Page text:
28 April 2013

Microsoft Dynamics CRM and CRM Portal website

Why do you need a CRM Portal?

The CRM system is usually an "internal" system, that is, the content in CRM can only be accessed and managed by internal CRM users. It all makes perfect sense until you want something more, here's some business cases that you might want to consider as a CRM Portal solution.

Business Case 1 - Reduce the license cost (where the portal user is the CRM user)

The ESS(Employee Self Service) CAL is 1/3 license cost of the Limited CAL; is 1/10 license cost of the Full CAL. If a company has a big amount of CRM "light users", then the ESS CAL would fit for purpose, so a CRM portal or a helpdesk application is required  in this case (access through Microsoft Dynamics CRM clients is not allowed in ESS CAL)

Obviously, in such scenario, you will have to balance the ROI(Return On Investment) of building a CRM Portal and the license cost.

The Employee Self Service (ESS) CAL provides a user with limited API access and limited read-write access to “Microsoft Dynamics CRM functionality” through any application/graphical user interface (GUI), other than the Microsoft Dynamics CRM client. The ESS CAL addresses the licensing requirements for light user scenarios of Microsoft Dynamics CRM 2011. ESS CAL isn't available in Dynamics CRM Online. 
Refer to Microsoft Dynamics CRM 2011 pricing and licensing guide for a complete list of use rights.

Business Case 2 - Interactive with business relations (where the portal user is not the CRM user, but map to another CRM entity, i.e. Account, Contact etc.)

That's it! Non-CRM users can also contribute to your CRM system, like your business partners and/or customers. They exist in your CRM system as Account or Contact (or other entities but not the User entity) records, with some development work, they can register (or be given) an unique UserId and Password to login to CRM Portal, then they can perform some by-design actions, for examples:
  • Creating/Updating their own data  in CRM, like personal profile, support case etc.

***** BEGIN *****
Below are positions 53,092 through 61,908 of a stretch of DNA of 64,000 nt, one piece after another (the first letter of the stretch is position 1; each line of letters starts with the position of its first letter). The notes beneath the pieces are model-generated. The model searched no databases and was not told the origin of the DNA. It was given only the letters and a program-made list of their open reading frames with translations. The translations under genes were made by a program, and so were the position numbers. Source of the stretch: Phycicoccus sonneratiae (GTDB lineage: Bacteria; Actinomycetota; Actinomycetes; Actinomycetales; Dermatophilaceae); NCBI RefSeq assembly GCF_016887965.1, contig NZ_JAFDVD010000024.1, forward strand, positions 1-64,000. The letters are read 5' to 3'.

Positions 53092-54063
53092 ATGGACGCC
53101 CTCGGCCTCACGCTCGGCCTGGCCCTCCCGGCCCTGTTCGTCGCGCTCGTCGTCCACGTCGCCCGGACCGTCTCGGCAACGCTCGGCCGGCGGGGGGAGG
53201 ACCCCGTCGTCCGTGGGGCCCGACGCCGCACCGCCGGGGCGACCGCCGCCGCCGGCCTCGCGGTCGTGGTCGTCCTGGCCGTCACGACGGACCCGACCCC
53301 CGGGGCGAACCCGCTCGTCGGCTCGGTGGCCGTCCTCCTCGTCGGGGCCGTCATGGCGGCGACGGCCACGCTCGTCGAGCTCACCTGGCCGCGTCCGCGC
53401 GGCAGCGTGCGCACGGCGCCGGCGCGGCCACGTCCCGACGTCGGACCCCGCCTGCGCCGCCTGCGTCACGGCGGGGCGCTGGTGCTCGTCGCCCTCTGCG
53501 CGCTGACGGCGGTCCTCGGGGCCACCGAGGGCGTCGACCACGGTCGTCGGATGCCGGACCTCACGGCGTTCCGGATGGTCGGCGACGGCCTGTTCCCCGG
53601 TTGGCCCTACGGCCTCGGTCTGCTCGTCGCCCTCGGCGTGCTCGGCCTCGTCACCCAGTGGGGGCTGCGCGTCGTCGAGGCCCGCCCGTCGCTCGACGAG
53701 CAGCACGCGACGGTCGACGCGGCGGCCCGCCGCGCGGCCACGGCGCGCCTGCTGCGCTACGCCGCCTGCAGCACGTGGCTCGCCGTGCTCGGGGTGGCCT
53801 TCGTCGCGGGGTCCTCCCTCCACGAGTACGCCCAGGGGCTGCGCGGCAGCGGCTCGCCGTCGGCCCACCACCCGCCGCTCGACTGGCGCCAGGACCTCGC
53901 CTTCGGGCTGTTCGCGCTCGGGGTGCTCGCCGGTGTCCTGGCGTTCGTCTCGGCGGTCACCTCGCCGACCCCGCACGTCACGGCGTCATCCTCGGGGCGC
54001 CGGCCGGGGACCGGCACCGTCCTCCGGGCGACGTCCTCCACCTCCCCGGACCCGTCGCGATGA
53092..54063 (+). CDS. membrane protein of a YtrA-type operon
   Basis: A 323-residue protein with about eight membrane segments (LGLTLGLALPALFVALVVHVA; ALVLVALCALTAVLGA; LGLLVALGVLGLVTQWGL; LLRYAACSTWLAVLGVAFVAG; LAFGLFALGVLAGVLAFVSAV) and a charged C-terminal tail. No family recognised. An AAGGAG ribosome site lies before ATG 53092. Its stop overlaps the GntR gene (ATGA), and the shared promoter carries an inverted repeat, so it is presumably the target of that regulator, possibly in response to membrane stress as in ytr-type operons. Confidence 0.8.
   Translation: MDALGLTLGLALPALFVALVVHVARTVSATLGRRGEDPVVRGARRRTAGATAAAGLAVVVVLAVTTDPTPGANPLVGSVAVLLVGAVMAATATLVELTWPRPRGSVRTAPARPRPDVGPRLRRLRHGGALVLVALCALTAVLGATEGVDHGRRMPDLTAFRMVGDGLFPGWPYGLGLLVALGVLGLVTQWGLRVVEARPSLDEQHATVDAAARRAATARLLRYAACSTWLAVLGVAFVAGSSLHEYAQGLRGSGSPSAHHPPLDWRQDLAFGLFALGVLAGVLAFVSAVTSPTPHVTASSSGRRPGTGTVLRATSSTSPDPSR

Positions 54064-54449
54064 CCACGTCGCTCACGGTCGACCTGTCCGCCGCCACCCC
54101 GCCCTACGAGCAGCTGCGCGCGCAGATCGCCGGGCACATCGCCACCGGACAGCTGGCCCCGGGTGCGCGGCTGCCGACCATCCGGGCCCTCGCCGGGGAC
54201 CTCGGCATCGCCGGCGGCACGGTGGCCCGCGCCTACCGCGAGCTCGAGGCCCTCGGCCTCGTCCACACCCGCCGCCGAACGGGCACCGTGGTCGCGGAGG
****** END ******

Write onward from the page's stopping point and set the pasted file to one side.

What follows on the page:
• Booking/Amending a service appointment with available resources/facilities.
  • Making/Managing online orders, manage invoice etc.
The beauty of it is all their inputs will be synced using the agreed format into CRM without CRM user intervention. For instance: 

  1. Your customer login to the CRM portal, select a few products and make an order.
  2. Your CRM user will see a new order has been created in CRM (via Portal) by one of your customers (also in CRM). 
  3. The CRM user can fulfill the order and create an invoice in CRM; 
  4. The customer will see the order status changed to "Fulfiled" and the invoice for that order.
The external connector license (for non-employee access) is required for this scenario.


Business Case 3 - Interactive with the public (where the portal user is anonymous Internet user, who has nothing to do with the CRM system)

CRM data can be pushed or pulled to the Internet to allow public Read-Only access. 
With some development work, the CRM KB Article and Sales Literature can be published to a public website to allow Internet users to access and download. The idea is, you can now use CRM as a "CMS" system, that you can manage contents within CRM.

About the technologies used in CRM Portal

CRM Portal can be built with all major web technologies, i.e.: .Net, Java, PHP, Ruby. It doesn't matter how you design the user front end, on the back end they call CRM references to perform actions.
CRM Portal can be stand along, or integrate with your existing company website. 
Here's a demo (but real) CRM Portal website (http://www.orchardcrm.com/) I built for clients demo.


Some highlights:
  • Support CRM Online, Azure Hosted VM, On-Premise etc.
  • Multi-Devices support, like: Desktop/Laptop, Mobile Phone, iPad etc.
  • Create/Update your CRM profile (update your Contact record in CRM)
  • Create/Update/View CRM cases
  • Create/Update/View CRM orders for yourself and your sub-customer (sub-contacts in CRM)
  • Book a service appointment activity in CRM.
  • View CRM published articles.
The website is built on top of my favorite Orchard CMS project (LIKE)!

Hopefully this article gives some ideas about what CRM Portal can do!

Cheers,
Jim Wang
MVP Dynamics CRM
04. 2013

11 comments:

mscygnet said...

Great post. Thanks for sharing this blog. It gives interesting information about CRM portal.

Girish Raja said...

Hey Jim,
Are you planning on publishing the portal as an open-source or commercial product?

Thanks,
-Girish.

Jim Wang said...

Hi Girish,

Open-source is the answer - I'm going to package it up and release to the community.

Thanks,
Jim

Jim Wang said...

Thanks mscygnet.

tom cadman said...

Jim
Do you know what the licensing position is where we want to use a Portal for our internal users accessing CRM Online i.e. we do not have the ESS CAL.

Thanks

Tom

Jim Wang said...

Tom,

CRM Online doesn't support ESS license - it will require the normal online user CAL. By all means check the license expert in Microsoft.

Julian said...

Hi Jim

Looking forward to seeing your integration released to the community - struggling with getting the Microsoft Portal Accelerator to play nicely with an MVC4 portal...

Samuel Adams said...

@Jim Wang: Well done for being introduced it as open-source!

Microsoft Dynamics Florida

AmAlAn said...
This comment has been removed by the author.
AmAlAn said...

Hi Jim,

When we can expect the release?

EVS said...

I also has the same question, when we can expect the release?

Microsoft Dynamics CRM